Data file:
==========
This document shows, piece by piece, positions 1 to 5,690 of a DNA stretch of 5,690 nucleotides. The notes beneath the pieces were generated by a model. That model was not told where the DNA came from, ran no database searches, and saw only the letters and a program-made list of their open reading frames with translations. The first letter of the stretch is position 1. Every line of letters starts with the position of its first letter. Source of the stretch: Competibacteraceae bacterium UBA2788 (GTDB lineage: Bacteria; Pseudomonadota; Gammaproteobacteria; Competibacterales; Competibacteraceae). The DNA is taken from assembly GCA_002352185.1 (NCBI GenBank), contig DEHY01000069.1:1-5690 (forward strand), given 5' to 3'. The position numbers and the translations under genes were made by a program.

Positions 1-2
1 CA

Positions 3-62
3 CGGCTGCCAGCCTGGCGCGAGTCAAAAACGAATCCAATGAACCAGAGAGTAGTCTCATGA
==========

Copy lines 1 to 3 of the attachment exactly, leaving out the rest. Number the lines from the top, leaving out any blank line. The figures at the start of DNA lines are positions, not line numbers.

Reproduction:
This document shows, piece by piece, positions 1 to 5,690 of a DNA stretch of 5,690 nucleotides. The notes beneath the pieces were generated by a model. That model was not told where the DNA came from, ran no database searches, and saw only the letters and a program-made list of their open reading frames with translations. The first letter of the stretch is position 1. Every line of letters starts with the position of its first letter. Source of the stretch: Competibacteraceae bacterium UBA2788 (GTDB lineage: Bacteria; Pseudomonadota; Gammaproteobacteria; Competibacterales; Competibacteraceae). The DNA is taken from assembly GCA_002352185.1 (NCBI GenBank), contig DEHY01000069.1:1-5690 (forward strand), given 5' to 3'. The position numbers and the translations under genes were made by a program.

Positions 1-2
1 CA